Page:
It isn't synthetic. I hit the inside of a grand piano with a drum mallet. I was looking for an ominous kind of sound to set the mood in the introduction. I played percussion and piano on that song. I used the piano as a drum and we put a lot of reverb on it. It was a grand piano with the lid up and I hit the strings and the music stand with a drum mallet.

    You don't usually play bass chords, but in the song "Family" you did.

    I have done it before, but on that song I do it a lot.

    What song has the backward guitar?

    "Floating Back". The solo is Tom. It's actually two different solos playing at the same time. We turned the tape over so that it came out backwards. It was Tom's idea t do that ? to fit the song "Floating Back". It was a great idea.

    The bass on "What A Day" is so great ? you play a lot of high notes. Your bass reminds me of Jack Bruce on that song.

    I played a little Ibanez fretted bass ? it felt right for that song. On the rest of the album I use my Ampeg fretless bass.

    What microphones did you use for this album?

    We used old stuff. We recorded at Oceanway Studios, and they've got one of the best selection of microphones in the world.

    T-Bone Burnett was involved with this record. How did you meet him?

    Scott and I have known T-Bone for about fifteen years. Last March we started talking with him about music and that we wanted to make a different type of record this time; more natural, more organic. He agreed with our approach, mainly about the things we've been talking about in this interview. We talked about him co-producing the album with me, but he was already producing his wife's, Sam Philips, album and Tonio K's album at the same time. So, we booked Oceanway Studios in L.A., where he was working with Sam and Tonio. Oceanway has about five different studios in one building, so he could at least pop in and be involved. He'd come in from time to time and offer his opinion and suggestions. He had some great ideas; for example, the horn line on "Like You've Never Been Loved" was his idea. He's a very talented guy.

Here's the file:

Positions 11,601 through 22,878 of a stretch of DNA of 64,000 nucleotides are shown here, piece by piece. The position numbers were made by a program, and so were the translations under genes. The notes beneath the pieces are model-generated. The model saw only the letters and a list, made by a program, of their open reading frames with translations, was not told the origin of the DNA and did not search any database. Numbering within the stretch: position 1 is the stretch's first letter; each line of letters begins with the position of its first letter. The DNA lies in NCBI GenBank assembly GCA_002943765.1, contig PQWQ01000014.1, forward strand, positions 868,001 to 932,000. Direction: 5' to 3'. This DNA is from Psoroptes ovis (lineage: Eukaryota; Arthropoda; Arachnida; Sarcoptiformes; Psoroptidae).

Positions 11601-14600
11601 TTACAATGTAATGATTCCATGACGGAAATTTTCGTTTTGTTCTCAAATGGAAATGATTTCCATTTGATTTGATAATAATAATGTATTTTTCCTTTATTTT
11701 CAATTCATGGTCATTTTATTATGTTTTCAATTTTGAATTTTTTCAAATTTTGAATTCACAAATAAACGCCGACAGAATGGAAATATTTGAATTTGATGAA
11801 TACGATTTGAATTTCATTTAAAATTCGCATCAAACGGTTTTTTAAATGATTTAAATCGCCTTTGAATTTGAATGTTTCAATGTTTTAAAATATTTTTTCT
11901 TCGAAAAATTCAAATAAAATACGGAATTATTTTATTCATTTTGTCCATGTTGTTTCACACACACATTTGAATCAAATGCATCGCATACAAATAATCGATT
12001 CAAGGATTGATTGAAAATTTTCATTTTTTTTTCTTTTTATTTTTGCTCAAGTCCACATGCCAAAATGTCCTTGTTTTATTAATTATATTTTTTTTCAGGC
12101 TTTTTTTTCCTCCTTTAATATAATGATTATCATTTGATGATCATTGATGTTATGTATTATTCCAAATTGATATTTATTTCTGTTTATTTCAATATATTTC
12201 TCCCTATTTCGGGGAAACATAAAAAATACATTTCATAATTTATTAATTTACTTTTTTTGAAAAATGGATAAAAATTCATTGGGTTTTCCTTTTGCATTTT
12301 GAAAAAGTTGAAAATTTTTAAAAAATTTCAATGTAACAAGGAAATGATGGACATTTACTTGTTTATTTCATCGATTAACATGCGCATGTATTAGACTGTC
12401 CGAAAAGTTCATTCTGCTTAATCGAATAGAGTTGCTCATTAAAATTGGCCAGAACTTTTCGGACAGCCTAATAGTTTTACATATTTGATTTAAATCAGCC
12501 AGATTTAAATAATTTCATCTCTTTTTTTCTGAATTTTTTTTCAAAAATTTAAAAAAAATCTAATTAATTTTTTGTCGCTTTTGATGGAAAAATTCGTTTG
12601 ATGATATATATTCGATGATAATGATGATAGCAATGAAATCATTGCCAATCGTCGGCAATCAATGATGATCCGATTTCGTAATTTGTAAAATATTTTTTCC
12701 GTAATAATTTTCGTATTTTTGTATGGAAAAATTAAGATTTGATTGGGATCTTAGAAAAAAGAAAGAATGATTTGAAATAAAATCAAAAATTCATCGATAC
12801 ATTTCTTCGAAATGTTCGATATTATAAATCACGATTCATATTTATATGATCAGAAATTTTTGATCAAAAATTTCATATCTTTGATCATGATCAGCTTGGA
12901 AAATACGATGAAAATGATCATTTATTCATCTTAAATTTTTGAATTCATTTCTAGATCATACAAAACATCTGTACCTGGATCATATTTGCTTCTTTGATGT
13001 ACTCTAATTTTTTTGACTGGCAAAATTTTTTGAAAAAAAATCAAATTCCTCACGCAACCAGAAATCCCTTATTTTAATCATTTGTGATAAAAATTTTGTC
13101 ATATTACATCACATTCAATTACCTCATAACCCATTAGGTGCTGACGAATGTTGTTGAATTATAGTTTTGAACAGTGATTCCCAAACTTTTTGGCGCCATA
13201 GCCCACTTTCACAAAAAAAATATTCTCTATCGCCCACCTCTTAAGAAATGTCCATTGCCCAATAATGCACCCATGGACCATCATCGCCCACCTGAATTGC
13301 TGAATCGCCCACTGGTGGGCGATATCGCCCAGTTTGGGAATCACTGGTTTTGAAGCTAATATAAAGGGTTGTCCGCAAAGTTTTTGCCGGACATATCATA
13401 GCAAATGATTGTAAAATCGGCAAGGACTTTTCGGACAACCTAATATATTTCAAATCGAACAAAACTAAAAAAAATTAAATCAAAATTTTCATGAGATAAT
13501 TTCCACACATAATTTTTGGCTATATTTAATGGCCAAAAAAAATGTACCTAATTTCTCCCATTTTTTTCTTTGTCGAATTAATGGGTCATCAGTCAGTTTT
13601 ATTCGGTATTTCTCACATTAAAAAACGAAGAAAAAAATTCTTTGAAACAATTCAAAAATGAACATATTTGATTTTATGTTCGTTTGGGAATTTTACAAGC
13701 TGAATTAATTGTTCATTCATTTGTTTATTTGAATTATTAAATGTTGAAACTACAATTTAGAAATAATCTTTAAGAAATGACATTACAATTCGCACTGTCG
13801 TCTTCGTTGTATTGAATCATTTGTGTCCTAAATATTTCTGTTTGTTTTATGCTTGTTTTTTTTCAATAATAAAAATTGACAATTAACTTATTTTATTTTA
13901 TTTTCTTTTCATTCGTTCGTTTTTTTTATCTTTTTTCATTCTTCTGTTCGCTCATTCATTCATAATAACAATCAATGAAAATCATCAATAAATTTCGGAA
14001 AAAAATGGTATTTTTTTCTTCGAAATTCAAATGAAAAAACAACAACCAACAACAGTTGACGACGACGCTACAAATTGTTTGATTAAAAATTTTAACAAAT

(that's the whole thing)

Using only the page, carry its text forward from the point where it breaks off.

Bono sang with you on "What's Happened To You". How did that come about?

    Well, Bono came into town for a vacation, but he wanted to record this song he had written. It's a country song and I think he wrote it with Willie Nelson in mind. He tried recording it a few different times and couldn't get it to feel right with the musicians he was playing with. T-Bone heard the song and suggested to Bono that he have Jim and I play on it ? it was during the mixing of the album, so Tom and Scott had gone home. So Bono came in and we did the song. It's a really beautiful song and it sounded quite great. After that he wanted to hear some of the things we were doing. He told us he was "a fan from afar". T-Bone wanted him to hear "Floating Back". He liked it and wanted to hear more. We played "What's Happened To You" for him and at the time we didn't have the harmonies, only my lead vocal. So I said how about singing on this one and he said sure. So he and I sang the chorus and the la, la's, and the voices sounded really good together.